When, half an hour later, he came out of the pub and said goodbye to his friend, the flush of a fiery sunset rilled the vista of the canal, and a rain-streaked bridge in the distance was margined by a narrow rim of gold along which passed tiny black figures.

He glanced at his watch and decided to go straight to his fiancee's without stopping at his mother's. His happiness and the limpidity of the evening air made his head spin a little. An arrow of bright copper struck the lacquered shoe of a fop jumping out of a car. The puddles, which still had not dried, surrounded by the bruise of dark damp (the live eyes of the asphalt), reflected the soft incandescence of the evening. The houses were as gray as ever; yet the roofs, the moldings above the upper floors, the gilt-edged lightning rods, the stone cupolas, the colonnettes—which nobody notices during the day, for day people seldom look up—were now bathed in rich ochre, the sunset's airy warmth, and thus they seemed unexpected and magical, those upper protrusions, balconies, cornices, pillars, contrasting sharply, because of their tawny brilliance, with the drab facades beneath.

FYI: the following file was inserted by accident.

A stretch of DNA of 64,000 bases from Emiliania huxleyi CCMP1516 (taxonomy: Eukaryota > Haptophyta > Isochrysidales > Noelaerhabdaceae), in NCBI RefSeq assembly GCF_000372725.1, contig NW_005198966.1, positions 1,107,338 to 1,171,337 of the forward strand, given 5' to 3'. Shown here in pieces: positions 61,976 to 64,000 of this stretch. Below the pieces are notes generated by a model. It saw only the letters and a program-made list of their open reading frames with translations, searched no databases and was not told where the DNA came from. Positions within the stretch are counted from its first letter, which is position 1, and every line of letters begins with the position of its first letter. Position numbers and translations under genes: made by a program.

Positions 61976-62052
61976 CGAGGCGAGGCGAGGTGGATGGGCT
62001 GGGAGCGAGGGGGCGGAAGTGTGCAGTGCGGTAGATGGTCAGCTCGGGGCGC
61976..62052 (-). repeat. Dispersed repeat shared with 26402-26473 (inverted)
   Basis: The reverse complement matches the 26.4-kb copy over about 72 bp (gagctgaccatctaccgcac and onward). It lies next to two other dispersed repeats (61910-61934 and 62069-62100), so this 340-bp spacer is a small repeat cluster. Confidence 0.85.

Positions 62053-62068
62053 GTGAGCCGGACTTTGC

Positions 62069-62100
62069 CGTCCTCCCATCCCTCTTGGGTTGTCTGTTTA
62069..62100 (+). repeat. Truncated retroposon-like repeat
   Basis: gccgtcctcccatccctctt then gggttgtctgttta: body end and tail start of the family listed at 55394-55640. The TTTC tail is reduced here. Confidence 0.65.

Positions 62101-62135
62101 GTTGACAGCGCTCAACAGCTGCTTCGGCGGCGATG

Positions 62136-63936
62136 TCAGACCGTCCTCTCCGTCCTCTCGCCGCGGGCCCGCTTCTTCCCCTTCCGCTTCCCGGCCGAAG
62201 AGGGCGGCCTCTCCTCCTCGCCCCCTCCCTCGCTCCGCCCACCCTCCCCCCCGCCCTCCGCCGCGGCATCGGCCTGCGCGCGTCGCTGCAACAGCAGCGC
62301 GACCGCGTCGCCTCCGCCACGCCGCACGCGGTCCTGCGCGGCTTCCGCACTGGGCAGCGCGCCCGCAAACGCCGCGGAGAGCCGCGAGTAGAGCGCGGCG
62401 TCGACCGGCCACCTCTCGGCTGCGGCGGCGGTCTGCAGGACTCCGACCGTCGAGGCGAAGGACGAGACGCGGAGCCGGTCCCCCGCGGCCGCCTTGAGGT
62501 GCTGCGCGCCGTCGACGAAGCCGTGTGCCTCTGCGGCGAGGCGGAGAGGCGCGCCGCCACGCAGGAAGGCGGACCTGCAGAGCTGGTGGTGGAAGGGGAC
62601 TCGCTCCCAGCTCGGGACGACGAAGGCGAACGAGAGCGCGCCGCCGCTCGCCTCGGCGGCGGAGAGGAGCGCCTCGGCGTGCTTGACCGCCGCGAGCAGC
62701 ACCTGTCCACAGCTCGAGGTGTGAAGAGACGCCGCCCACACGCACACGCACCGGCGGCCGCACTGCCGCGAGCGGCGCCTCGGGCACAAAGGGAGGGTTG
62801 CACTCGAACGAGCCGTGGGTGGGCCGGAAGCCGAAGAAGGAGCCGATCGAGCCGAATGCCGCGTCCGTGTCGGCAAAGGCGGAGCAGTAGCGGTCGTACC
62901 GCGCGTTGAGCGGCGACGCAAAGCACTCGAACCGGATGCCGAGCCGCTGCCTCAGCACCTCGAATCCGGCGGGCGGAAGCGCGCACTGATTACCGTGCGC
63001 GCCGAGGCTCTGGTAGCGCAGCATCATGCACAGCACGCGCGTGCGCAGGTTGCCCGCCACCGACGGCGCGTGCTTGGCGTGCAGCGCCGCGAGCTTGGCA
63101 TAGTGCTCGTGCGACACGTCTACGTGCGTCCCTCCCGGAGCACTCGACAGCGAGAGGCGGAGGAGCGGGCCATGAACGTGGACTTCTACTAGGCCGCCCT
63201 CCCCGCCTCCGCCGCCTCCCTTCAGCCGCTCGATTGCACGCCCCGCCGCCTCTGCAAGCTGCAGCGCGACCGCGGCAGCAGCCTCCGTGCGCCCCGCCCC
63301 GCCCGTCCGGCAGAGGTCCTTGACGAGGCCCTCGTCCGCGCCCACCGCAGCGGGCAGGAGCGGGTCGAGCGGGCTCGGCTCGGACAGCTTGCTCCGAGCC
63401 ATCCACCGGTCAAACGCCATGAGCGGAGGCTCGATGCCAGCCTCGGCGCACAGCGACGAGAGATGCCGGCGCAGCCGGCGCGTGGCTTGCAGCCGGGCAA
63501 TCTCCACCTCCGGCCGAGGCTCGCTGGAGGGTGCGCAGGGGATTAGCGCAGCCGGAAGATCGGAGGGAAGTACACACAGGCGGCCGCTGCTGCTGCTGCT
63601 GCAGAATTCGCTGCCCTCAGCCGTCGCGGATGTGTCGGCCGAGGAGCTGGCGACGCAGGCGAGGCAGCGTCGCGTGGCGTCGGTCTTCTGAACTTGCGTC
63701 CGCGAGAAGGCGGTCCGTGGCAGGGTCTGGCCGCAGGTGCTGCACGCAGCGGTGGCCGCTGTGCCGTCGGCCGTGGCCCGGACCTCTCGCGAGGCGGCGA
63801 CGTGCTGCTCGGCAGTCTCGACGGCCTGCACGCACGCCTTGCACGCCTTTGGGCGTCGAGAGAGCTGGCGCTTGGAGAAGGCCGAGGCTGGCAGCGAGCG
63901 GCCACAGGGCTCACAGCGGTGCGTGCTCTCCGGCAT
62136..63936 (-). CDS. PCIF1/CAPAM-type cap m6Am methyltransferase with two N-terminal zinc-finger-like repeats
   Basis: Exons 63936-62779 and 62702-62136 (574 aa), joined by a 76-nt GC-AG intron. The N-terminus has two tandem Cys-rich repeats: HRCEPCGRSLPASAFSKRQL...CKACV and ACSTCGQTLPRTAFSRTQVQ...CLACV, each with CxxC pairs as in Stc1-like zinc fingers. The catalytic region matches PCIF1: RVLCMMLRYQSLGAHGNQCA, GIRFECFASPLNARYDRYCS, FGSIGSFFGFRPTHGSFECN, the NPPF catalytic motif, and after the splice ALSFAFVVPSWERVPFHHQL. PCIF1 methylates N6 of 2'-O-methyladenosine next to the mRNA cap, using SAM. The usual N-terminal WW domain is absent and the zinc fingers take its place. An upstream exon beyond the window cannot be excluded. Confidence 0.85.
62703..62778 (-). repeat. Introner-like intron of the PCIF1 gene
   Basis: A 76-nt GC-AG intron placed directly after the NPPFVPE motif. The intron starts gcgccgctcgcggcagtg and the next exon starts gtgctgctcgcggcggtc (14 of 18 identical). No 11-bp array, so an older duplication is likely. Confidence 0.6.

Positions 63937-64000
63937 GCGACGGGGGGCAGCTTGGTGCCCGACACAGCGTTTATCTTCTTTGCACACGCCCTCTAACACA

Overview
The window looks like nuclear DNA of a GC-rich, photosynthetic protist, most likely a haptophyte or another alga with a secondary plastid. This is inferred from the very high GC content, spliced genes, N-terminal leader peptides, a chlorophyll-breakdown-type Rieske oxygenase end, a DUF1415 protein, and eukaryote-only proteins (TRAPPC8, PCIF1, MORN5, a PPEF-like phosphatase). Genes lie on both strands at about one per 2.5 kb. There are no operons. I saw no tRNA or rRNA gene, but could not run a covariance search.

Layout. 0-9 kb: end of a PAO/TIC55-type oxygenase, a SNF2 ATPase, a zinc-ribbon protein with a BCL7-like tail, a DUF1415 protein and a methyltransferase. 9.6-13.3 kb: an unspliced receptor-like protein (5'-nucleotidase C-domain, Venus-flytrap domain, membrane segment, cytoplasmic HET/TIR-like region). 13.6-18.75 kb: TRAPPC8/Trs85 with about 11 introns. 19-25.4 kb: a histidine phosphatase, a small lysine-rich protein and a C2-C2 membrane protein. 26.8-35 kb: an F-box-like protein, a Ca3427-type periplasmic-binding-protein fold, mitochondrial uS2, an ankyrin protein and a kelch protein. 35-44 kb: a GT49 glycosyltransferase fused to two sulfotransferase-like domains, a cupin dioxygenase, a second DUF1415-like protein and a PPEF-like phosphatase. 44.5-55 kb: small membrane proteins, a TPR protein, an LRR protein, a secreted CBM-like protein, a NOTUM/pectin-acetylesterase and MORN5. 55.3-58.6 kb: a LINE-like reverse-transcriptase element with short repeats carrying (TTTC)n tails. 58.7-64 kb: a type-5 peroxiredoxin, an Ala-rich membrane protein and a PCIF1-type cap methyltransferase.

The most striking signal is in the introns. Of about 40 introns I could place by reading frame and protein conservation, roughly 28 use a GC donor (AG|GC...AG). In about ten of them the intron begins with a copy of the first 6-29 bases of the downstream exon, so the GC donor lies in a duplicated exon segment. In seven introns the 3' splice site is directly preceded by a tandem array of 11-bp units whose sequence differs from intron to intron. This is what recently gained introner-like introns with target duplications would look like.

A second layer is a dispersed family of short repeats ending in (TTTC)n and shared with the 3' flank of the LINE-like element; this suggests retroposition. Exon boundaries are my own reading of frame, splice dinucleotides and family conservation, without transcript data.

Oh, how happy I am, Mark kept musing, how everything around celebrates my happiness.

As he sat in the tram he tenderly, lovingly examined his fellow passengers. He had such a young face, had Mark, with pink pimples on the chin, glad luminous eyes, an untrimmed tag at the hollow of his nape.... One would think fate might have spared him.